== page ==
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Janice Zengel, Ph.D.

Senior Research Scientist

Janice Zengel

Office: BS 457
Phone: 410-455-2976
Lab: BS 251
Lab Phone: 410-455-3120
410-455-3572
Email: zengel@umbc.edu

 

Education

Postdoctoral, Baylor College of Medicine, 1978
Postdoctoral, Stanford University, 1977
Ph.D., University of Wisconsin, Madison, 1976
B.A., McDaniel College, 1970

Professional Interests

View of D. radiodurans 50S

View of D. radiodurans 50S

Research in my laboratory focuses on the formation and function of ribosomes, the cellular machines responsible for protein synthesis.  We are investigating various aspects of ribosome synthesis, structure, and function, using genetic, biochemical, and phylogenetic approaches to investigate these processes at the molecular level.

One focus in the lab is on the role of ribosomal proteins.  Although several key functions of ribosomes are catalyzed by the rRNA, there is persuasive evidence that ribosomal proteins play a key role in the assembly and function of ribosomes.  Our laboratory has developed methods in the eubacteria Escherichia coli and Deinococcus radiodurans and in the yeast Saccharomyces cerevisiae for in vivo synthesis of 50S ribosomal subunits containing mutant ribosomal protein L4 or L22. Our work is focused particularly on versions of L4 or L22 with deletions, insertions, or point mutations in the tentacle-like region of the proteins that extends from the globular surface domain to the peptide exit tunnel.  The tips of these tentacles, which form part of the lining of the peptide exit tunnel, have been implicated in a gating mechanism that regulates the rate of translation. To complement our site-directed mutagenesis studies, we have isolated mutations in the L4 and L22 genes of both E. coli and D. radiodurans that bestow resistance to macrolide antibiotics such as erythromycin and troleandomycin.  We are now characterizing the effects of these mutations on cell growth and on ribosome assembly, function, and structure.  We are also analyzing similar tentacle mutations in the corresponding ribosomal proteins of S. cerevisiae.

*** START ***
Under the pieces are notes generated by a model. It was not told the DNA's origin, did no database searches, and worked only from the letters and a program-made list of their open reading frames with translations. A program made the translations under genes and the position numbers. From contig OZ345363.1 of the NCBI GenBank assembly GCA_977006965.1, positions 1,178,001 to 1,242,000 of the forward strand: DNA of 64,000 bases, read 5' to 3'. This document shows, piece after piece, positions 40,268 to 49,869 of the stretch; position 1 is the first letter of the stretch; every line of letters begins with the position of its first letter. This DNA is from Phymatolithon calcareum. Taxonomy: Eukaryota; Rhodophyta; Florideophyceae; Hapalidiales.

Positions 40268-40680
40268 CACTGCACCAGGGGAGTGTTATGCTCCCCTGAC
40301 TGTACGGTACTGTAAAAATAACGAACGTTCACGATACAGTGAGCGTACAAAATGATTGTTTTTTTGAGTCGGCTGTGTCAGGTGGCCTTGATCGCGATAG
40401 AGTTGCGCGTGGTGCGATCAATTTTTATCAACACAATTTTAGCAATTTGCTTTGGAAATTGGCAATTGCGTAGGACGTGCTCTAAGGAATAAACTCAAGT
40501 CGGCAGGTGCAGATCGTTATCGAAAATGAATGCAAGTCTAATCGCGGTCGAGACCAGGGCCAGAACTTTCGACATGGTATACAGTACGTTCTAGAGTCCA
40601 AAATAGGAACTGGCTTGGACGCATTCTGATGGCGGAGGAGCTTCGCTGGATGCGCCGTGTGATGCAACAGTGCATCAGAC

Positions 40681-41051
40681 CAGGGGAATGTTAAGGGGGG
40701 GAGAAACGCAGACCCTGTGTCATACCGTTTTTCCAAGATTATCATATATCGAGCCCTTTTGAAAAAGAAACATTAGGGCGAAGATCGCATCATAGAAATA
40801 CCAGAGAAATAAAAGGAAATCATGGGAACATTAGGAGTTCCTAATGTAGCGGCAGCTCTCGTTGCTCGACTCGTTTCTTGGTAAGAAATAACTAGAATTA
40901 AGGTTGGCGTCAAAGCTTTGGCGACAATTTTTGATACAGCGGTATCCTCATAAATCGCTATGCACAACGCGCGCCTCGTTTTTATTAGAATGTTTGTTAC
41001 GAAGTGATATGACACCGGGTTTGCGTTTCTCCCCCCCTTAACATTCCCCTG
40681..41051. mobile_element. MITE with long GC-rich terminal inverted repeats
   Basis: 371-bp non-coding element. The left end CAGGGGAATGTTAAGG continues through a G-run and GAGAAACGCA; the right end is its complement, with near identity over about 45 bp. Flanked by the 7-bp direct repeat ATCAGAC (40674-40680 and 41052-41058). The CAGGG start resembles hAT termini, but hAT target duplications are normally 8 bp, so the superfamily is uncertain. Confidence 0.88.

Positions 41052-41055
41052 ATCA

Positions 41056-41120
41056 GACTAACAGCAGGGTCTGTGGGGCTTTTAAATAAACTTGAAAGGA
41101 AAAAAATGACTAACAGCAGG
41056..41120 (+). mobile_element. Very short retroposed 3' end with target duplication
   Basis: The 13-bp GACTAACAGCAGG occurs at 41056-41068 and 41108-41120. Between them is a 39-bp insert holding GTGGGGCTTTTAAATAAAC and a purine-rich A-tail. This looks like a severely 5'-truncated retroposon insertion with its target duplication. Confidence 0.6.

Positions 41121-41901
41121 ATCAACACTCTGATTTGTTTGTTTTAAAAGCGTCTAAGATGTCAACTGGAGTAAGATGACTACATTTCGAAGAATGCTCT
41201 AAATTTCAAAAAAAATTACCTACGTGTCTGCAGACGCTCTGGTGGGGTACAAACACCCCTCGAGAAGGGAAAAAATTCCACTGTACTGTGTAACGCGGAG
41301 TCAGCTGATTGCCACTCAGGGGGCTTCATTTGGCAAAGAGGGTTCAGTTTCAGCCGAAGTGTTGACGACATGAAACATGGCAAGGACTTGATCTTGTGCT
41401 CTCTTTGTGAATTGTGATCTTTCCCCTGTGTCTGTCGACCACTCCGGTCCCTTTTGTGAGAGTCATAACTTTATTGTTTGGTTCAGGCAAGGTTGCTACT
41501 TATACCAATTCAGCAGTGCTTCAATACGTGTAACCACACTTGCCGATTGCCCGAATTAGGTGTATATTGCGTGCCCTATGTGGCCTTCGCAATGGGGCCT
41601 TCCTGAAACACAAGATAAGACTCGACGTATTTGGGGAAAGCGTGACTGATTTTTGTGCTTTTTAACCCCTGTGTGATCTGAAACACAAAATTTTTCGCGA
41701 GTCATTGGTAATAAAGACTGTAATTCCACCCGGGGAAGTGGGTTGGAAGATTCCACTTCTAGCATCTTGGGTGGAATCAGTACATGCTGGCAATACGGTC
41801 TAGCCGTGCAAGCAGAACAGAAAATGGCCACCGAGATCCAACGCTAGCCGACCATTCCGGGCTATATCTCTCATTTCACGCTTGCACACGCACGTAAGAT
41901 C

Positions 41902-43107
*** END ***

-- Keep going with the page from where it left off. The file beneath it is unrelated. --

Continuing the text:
Another focus in the lab is the processing of rRNA in the yeast S. cerevisiae. We have shown that RNase MRP, an endonuclease found in all eukaryotes, is involved in multiple steps in processing the primary rRNA precursor transcript.  This enzyme contains one RNA and eight-to-ten protein subunits, and has many similarities with the tRNA-processing enzyme RNase P. To better understand the function of RNase MRP, we are isolating and characterizing mutations in the various components of the enzyme.  We are also developing methods for purifying the enyzyme so that we can analyze its activity in vitro.

Publications

Lawrence M, Lindahl L, Zengel JM. Effects on translation pausing of alterations in protein and RNA components of the ribosome exit tunnel. J Bacteriol. 2008. [Epub ahead of print]
[Abstract] [PDF]

Courses Taught

BIOL 495: Seminar in Bioinformatics
BIOL 770: Graduate Seminar in Molecular Biology